In fact, after a big Junior Day haul, Saban and Co. are already off and sprinting for 2013. Come next February, it's likely there won't be any surprises then either. It may not be exciting for anyone hoping for stunning announcements, big rankings swings, and overheated speculation -- the Tide may have used it all up in last year's Cyrus Kouandjio saga -- but it's the same lethally efficient formula that's netted Saban two national championships in three seasons. Nothing much changed for Alabama on Signing Day, but unfortunately for the rest of college football, that means nothing much has changed when it comes to the difficulty of knocking the Tide off their perch, either.

Players to watch: S Landon CollinsRB T.J. YeldonCB Geno SmithVideo: Saban on being No. 1 on the recruiting trail. 



James Franklin. When Franklin's blazingly hot start last summer netted him a commitment from All-American running back Brian Kimbrow, the nation's no. 52 player, the response from many observers around the SEC was "That's impressive. It'll be even more impressive if he actually signs."

Not every one of those early Vanderbilt commitments made it across the finish line. But Kimbrow did, along with 20 other quality players that had the 'Dores in the CBS Sports National Signing Day  Top 25 a week beforehand. Vandy couldn't quite hang on to that lofty ranking, but even having the SEC's eternal doormat in a "top 25" conversation is an achievement for Franklin arguably on par with Saban's in Tuscaloosa.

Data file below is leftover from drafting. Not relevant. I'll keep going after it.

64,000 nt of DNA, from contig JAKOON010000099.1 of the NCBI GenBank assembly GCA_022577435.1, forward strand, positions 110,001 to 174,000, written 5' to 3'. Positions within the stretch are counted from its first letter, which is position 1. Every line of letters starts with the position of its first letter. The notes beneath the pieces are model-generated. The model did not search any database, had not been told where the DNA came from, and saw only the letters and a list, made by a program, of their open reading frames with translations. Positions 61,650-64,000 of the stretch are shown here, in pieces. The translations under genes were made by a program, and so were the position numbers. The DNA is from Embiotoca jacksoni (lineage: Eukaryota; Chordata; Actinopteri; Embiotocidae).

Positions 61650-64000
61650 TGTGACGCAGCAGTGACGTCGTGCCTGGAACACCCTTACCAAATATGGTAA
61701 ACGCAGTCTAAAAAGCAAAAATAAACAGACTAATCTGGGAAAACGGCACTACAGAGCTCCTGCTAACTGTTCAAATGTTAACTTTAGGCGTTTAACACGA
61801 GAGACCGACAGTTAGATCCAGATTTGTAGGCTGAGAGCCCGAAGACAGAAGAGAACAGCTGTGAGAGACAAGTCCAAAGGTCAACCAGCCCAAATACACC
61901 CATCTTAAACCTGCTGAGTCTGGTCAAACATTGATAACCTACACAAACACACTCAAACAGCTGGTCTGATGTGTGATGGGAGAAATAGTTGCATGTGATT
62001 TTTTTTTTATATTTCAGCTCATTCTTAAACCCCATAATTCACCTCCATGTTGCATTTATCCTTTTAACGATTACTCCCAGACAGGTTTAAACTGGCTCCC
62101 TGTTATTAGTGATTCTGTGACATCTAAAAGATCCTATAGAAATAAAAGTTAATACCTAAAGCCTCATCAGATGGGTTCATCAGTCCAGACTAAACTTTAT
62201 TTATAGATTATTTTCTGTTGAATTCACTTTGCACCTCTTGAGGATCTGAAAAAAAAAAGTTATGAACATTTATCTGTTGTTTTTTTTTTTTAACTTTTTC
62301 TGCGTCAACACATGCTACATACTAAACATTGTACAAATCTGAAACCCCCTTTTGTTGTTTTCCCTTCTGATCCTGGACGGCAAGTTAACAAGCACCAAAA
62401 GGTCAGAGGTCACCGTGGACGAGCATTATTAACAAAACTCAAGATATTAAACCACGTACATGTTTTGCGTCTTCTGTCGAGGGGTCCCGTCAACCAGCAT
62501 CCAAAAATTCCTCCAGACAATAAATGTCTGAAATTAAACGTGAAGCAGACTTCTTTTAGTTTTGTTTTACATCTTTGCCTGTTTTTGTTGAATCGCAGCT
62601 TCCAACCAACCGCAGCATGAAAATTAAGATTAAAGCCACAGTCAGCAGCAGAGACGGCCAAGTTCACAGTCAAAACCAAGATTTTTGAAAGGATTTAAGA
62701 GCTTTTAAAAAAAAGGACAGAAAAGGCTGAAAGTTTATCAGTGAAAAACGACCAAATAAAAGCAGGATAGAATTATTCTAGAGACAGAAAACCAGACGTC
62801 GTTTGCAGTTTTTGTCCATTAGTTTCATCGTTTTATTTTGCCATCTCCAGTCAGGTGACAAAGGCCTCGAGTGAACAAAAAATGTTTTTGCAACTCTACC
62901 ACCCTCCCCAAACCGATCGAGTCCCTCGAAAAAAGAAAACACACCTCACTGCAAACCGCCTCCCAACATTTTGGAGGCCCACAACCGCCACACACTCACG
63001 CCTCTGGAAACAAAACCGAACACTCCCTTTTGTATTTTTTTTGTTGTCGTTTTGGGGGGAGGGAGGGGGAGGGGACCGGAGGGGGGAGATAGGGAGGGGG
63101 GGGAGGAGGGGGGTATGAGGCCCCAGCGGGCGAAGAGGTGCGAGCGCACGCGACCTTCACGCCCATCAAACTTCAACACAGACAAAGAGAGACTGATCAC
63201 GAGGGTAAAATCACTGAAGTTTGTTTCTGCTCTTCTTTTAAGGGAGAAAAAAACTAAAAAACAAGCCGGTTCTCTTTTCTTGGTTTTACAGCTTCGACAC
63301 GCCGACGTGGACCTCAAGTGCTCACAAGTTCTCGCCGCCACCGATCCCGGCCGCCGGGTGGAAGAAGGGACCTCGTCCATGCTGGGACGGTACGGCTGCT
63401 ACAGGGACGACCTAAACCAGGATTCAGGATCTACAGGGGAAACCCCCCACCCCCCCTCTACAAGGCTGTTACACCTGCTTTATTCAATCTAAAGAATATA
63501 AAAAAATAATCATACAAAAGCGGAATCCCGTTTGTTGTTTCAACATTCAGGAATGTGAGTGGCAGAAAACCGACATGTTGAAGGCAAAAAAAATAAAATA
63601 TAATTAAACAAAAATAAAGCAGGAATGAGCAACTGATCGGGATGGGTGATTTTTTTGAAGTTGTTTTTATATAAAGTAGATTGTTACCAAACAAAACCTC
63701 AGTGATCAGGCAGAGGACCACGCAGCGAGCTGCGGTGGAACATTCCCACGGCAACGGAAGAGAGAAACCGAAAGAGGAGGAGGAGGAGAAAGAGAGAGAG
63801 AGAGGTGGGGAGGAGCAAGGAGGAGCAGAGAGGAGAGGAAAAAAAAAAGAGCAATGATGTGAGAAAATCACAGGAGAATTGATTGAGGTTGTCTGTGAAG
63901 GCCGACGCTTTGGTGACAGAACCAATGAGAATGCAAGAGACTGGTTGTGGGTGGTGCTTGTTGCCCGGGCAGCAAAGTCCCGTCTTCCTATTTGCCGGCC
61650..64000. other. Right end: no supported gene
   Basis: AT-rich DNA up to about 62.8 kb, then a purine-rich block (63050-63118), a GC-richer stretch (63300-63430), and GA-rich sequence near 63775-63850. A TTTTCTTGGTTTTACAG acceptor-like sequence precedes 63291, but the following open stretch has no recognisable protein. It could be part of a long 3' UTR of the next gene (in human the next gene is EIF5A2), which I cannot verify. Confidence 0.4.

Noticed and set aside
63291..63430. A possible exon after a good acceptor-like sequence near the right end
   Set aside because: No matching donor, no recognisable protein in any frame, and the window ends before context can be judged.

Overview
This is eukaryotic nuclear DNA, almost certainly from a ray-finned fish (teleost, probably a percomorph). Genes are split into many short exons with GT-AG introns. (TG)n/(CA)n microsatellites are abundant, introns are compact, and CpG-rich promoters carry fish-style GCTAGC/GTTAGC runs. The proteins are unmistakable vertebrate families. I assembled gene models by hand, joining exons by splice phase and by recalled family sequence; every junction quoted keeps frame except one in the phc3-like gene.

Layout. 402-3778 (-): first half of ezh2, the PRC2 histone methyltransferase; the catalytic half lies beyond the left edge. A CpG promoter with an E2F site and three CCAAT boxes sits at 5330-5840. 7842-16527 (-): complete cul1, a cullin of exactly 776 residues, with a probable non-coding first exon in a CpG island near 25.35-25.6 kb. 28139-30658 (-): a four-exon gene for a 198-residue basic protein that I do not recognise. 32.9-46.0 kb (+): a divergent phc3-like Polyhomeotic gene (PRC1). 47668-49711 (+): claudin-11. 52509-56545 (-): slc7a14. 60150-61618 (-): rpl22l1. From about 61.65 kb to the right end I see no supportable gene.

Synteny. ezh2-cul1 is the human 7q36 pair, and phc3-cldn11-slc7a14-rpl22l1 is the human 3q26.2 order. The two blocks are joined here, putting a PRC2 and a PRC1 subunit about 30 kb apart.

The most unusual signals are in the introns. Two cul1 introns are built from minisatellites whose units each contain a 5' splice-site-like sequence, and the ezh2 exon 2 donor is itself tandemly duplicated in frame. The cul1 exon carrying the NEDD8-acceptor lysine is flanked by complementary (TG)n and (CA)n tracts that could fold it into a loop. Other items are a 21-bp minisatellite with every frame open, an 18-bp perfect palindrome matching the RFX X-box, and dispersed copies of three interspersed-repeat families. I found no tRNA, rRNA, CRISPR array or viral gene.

Players to watch: RB Brian Kimbrow, DE Caleb AzubikeQB Pat Robinette.

Steve Spurrier's nerves. South Carolina isn't traditionally the first team you'd think of when looking for a comparison to Alabama when it comes to recruiting success. But the Gamecocks might be this year, thanks in part to joining the Tide in the team rankings top 10 (believe it or not, Carolina quietly finished third in the SEC). But like Alabama, the Gamecocks also enjoyed a pleasantly uneventful Signing Day, with 19 of the 25 Gamecocks who signed today having already committed before the 2011 season started. 

“It’s been a peaceful Signing Day today, which was kind of nice,” recruiting coordinator Steve Spurrier Jr. said. And when you peacefully land players like Shaq Roland and Jordan Diggs, doubly so.

Players to watch: WR Shaq Roland, RB Mike DavisDB Jordan Diggs. Video: Spurrier talks recruiting impact. 


LOSERS

Mark Richt's nerves. On the other side of the spectrum from Alabama and South Carolina, there was Georgia's National Signing Day. The day started with the disappointment of missing out on receivers Cordarelle Patterson (Tennessee) and JaQuay Williams (Auburn) (leaving the Bulldogs with just one wideout in the class), then picked up with a commitment from Maxpreps top 100 linebacker/safety Josh Harvey-ClemonsBut that a.m. joy dissolved into p.m. worry as Harvey-Clemons grandfather and legal guardian reportedly refused to sign Harvey-Clemons' letter of intent. Adding insult to injury, Richt's premature public comments on Harvey-Clemons may have even constituted a minor NCAA violation.